Microsoft: we have a problem

My profile has been corrupted. Or tormented. Or demented. Or flagellated.

We had a gloriousness up in the Hunter Valley over Easter with friends.

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We arrived home to a list of THINGS TO DO. Wallington went online and sorted (genius! gorgeous!) our airfares over to the UK for an August wedding. Not ours. It took us ten years to get married but we did it in the end.

The wedding is niece Amanda’s. She has our ‘grandchildren’. Needless to say we love her.

But things went online awry. Communications went mis. For days we couldn’t log on. Or blog on. I was no longer me.

We’re not big on the concept of being plugged in. We leave our daggy phones – neither of them smartphones, but nevertheless mobile – immobile; on the bench, in the car, down the back of the couch, or in the Powerhouse Museum exhibits. Friends roll their eyes in despair. Sometimes they have to walk around and knock on our door to see if we’re up for a bevvy. That’s connection. We invariably say yes.

I’m with Telstra and when I realised I no longer existed as the person formerly known as redsall I spent an hour progressing through various, polite call centres probably all around the world. I’ve got no particular angst about talking to an Indian with a transatlantic accent. We’re global. Get groovy.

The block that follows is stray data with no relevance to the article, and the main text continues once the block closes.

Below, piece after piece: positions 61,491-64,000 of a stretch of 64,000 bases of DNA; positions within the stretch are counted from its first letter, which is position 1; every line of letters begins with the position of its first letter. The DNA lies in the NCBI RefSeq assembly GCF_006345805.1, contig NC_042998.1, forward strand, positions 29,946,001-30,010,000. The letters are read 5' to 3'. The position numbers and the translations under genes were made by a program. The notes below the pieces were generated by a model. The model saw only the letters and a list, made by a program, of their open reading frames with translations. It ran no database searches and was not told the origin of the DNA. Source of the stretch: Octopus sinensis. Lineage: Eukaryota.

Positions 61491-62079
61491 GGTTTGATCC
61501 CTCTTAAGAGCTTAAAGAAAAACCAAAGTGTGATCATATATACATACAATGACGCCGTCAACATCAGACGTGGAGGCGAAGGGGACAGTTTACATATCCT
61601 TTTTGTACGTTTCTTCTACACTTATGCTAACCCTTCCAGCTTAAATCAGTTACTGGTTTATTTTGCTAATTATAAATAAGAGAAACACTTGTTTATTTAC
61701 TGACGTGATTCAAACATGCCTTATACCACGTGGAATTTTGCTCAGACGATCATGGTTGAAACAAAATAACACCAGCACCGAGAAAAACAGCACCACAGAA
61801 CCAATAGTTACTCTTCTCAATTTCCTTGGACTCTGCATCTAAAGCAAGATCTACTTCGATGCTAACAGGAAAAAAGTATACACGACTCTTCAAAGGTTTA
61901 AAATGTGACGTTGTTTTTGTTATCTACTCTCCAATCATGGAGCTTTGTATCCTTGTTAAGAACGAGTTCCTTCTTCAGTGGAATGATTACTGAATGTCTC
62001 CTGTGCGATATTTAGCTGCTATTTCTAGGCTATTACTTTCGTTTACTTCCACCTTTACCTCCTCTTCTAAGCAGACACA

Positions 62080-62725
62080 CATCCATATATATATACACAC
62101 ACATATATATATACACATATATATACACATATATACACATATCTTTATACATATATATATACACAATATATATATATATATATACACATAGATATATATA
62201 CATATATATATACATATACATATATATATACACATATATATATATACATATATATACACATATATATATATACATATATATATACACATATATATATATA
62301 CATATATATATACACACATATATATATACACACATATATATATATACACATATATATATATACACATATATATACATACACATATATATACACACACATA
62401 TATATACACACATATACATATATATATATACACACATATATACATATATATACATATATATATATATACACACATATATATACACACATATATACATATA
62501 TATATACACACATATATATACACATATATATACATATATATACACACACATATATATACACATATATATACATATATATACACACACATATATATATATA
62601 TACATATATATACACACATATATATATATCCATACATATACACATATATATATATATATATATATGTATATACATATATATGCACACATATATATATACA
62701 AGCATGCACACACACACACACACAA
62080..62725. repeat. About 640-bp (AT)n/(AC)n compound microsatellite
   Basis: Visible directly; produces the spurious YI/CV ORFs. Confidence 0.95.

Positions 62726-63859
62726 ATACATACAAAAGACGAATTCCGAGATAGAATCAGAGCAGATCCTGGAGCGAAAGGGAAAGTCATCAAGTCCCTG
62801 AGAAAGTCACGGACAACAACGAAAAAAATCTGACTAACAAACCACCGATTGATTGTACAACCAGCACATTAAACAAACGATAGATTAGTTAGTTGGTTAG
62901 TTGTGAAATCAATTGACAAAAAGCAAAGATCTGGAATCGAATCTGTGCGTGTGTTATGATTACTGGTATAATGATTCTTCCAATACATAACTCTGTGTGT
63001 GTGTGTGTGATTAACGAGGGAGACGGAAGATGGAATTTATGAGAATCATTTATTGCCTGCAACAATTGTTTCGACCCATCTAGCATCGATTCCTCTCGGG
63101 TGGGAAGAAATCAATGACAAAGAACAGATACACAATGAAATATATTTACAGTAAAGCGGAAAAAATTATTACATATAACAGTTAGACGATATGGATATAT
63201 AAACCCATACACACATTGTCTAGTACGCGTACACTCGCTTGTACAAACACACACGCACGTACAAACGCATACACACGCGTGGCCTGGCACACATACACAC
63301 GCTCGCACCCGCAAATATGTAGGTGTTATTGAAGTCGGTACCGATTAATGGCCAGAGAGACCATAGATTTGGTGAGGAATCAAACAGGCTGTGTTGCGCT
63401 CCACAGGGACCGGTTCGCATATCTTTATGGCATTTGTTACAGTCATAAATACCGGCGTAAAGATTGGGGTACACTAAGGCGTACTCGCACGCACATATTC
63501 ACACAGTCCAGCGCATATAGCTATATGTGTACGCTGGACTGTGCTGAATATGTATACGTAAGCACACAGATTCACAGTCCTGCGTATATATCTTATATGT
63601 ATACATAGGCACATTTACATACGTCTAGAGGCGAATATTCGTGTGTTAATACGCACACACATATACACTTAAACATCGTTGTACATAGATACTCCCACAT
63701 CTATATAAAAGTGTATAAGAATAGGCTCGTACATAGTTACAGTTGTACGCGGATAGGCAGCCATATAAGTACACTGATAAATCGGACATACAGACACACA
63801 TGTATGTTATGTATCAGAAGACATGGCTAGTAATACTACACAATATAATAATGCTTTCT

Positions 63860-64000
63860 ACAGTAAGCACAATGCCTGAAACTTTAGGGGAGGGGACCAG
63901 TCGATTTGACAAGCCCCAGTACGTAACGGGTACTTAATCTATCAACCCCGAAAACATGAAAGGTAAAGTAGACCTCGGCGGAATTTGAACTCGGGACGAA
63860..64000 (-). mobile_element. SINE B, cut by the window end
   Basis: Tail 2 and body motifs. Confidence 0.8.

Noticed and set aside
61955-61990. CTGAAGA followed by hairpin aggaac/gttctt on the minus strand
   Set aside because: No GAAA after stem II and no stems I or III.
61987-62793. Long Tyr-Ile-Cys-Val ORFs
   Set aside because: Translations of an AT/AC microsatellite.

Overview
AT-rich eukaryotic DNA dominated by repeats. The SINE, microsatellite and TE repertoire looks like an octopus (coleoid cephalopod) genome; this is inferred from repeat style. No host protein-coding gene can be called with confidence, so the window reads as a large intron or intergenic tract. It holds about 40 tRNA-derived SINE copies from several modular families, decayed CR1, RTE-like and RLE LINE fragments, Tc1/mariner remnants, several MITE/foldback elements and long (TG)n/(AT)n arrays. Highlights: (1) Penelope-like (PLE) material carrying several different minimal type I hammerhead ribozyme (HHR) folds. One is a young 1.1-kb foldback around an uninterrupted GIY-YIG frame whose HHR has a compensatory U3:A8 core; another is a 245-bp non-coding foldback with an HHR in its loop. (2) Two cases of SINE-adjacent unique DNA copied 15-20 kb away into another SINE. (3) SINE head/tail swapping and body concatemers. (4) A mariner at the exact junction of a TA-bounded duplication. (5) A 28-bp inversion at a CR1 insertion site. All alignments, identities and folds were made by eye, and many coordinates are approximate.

In the end it seems my problem was with Microsoft, not Telstra. According to Telstra.

I pressed the F8 key and opened my account in safe mode and reverted to an earlier, simpler time. Dinosaurs roamed the earth. I went back to a system recovered from April 22 2014.

It worked.

All I had to do now was cancel the Telstra technician I’d booked to come and fix things for $192 on Mayday. A helpful female robot told me I’d be talking with a helpful person in approximately two helpful minutes. Approximately.

It’s Saturday. I prepared a panzanella salad and cooked some bacon and poured two glasses of lovely cheap sparkly from the Hunter all within the approximately two minutes it took waiting with my phone to my ear for Telstra to let me cancel the technician. Twenty-five minutes. In the end I hung up. (NOTE TO SELF: don’t forget to ring back at an obscure hour and cancel that technician.)

The modern world is a wonder. Sometimes I wonder.

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